Academic journal article Environmental Health Perspectives

Community-And Individual-Level Socioeconomic Status and Breast Cancer Risk: Multilevel Modeling on Cape Cod, Massachusetts

Academic journal article Environmental Health Perspectives

Community-And Individual-Level Socioeconomic Status and Breast Cancer Risk: Multilevel Modeling on Cape Cod, Massachusetts

Article excerpt

BACKGROUND: Previous research demonstrated increased risk of breast cancer associated with higher socioeconomic status (SES) measured at both the individual and community levels. However, little attention has been paid to simultaneously examining both measures.

OBJECTIVES: We evaluated the independent influences of individual and community SES on the risk of breast cancer using case--control data. Because our previous work suggests that associations may be stronger after including a latency period, we also assessed the effect of community-level SES assuming a 10-year latency period.

METHODS: We obtained individual education for cases and matched controls diagnosed between 1987 and 1993 on Cape Cod, Massachusetts (USA). We acquired community-level SES from census data for 1980 and 1990. Using SES data at diagnosis and 10 years earlier, we constructed models for breast cancer risk using individual-level SES only, community-level SES only, and a multilevel analysis including both. We adjusted models for other individual-level risk factors.

RESULTS: Women with the highest education were at greater risk of developing breast cancer in both 1980 and 1990 [odds ratio (OR) = 1.17 and 1.19, respectively]. Similarly, women living in the highest-SES communities in 1990 had greater risk (OR = 1.30). Results were stronger in the analyses considering a latency period (OR = 1.69). Adjusting for intragroup correlation had little effect on the analyses.

CONCLUSIONS: Models including individual-or community-level measures of SES produced associations similar to those observed in previous research. Results for models including both measures are consistent with a contextual effect of SES on risk of breast cancer independent of individual SES.

KEY WORDS: breast cancer, latency, multilevel modeling, socioeconomic status. Environ Health Perspect 116: 1125-1129 (2008). doi: 10.1289/ehp.l0818 available via[Online 25 April 2008]

Over the course of her lifetime, approximately one woman out of every eight will develop invasive breast cancer. Breast cancer remains the most commonly diagnosed non-skin cancer and is the second leading cause of cancer death in women (American Cancer Society 2006). Because of its frequency, the causes of breast cancer have been investigated a great deal at both the individual and community levels. On an individual basis, researchers have determined that characteristics such as age, race, religion, and socioeconomic status (SES) are associated with a woman's risk of developing breast cancer (Kelsey and Horn-Ross 1993). Rates rise sharply with age and are highest among white women and Jewish women. Women of higher SES/socioeconomic position are also more likely to develop breast cancer. In particular, higher individual educational attainment, as well as higher individual income, are associated with increased risk (Heck and Pamuk 1997; Kelsey and Bernstein 1996).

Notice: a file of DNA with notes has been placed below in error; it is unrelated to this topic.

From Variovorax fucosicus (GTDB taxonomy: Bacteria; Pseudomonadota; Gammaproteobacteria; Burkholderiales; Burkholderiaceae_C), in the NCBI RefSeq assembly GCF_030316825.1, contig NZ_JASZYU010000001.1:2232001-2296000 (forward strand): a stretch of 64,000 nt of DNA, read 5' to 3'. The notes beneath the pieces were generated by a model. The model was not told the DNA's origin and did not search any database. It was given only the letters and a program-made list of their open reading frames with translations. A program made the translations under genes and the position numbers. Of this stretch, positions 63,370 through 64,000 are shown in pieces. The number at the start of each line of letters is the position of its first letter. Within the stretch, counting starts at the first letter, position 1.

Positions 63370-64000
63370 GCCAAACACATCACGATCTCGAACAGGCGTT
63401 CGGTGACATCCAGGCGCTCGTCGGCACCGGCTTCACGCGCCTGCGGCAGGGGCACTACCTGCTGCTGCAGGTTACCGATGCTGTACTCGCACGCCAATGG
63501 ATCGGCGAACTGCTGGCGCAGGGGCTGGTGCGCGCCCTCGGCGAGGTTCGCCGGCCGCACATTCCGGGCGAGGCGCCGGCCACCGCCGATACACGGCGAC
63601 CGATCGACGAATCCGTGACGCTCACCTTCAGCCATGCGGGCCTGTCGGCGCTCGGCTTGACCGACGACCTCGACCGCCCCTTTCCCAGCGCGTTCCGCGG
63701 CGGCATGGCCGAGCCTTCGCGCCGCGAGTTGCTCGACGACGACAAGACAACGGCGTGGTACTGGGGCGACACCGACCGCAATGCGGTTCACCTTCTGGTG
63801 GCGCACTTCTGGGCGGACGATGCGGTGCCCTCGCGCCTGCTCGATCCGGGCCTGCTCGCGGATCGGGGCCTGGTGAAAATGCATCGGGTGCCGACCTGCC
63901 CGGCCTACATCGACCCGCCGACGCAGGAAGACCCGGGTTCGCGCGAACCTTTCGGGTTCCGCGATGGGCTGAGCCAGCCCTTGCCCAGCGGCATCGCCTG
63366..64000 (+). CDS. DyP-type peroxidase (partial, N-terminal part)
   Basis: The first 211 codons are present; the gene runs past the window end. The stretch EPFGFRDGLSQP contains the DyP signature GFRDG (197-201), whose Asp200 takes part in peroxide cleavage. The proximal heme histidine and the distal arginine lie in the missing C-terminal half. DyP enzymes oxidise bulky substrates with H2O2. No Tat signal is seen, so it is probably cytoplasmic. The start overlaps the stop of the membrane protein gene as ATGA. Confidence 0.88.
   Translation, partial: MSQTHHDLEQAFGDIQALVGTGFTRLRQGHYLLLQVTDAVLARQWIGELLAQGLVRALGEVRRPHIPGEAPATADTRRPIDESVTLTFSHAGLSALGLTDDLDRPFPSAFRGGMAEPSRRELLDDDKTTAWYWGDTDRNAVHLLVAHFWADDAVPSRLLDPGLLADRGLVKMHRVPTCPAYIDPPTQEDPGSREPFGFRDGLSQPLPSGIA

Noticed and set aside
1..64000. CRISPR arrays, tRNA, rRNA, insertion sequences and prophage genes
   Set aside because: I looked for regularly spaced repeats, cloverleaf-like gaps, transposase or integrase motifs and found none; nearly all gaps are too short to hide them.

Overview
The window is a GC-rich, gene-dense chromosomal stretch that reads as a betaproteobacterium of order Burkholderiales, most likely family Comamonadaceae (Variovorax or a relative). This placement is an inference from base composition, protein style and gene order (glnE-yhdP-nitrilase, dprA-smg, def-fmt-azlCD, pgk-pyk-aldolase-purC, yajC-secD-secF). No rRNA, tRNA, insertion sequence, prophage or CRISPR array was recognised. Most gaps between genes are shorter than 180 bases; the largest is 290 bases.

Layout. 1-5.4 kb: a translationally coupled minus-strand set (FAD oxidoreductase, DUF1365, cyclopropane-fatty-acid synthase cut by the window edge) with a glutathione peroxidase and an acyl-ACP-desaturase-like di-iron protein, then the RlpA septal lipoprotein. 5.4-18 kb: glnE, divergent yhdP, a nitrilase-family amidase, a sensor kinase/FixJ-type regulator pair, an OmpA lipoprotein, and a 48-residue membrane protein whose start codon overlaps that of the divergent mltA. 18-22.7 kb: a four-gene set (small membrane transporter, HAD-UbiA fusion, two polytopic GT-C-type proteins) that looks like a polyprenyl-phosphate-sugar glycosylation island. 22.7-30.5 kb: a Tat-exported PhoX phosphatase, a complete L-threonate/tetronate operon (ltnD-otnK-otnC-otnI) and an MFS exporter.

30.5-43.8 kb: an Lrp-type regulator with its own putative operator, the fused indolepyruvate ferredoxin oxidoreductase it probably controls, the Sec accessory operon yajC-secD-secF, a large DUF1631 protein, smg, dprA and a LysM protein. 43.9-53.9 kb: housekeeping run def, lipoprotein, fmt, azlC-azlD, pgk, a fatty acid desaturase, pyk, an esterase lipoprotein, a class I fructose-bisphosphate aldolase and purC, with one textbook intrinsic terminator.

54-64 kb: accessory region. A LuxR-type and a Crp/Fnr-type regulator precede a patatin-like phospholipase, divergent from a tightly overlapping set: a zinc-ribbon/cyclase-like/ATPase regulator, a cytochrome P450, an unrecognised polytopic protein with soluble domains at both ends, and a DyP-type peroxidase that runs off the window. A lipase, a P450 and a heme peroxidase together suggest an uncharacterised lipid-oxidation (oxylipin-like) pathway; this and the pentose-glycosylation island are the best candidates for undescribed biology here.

Overall, community-level SES is also associated with breast cancer incidence. Similar to the results of studies that examine individual SES, higher educational attainment and income as measured at the community level are also associated with higher incidence of breast cancer (Devesa and Diamond 1980; Gorey et al. 1998; Mackillop et al. 2000; Yost et al. 2001).

Although previous research has provided much information about these separate associations, few prior studies examined individual and community SES simultaneously. As a result, it is unclear whether the greater breast cancer incidence in high-SES communities is attributable to a greater number of high-SES women living in an area--that is, the composition of the areas--or to some aspect of high-SES communities that confers a greater risk of being diagnosed to all residents, regardless of their SES, that is, a contextual effect. For example, communities with higher SES may have greater access to screening mammography and diagnose more cases of breast cancer, even if the true incidence rates are otherwise similar. …

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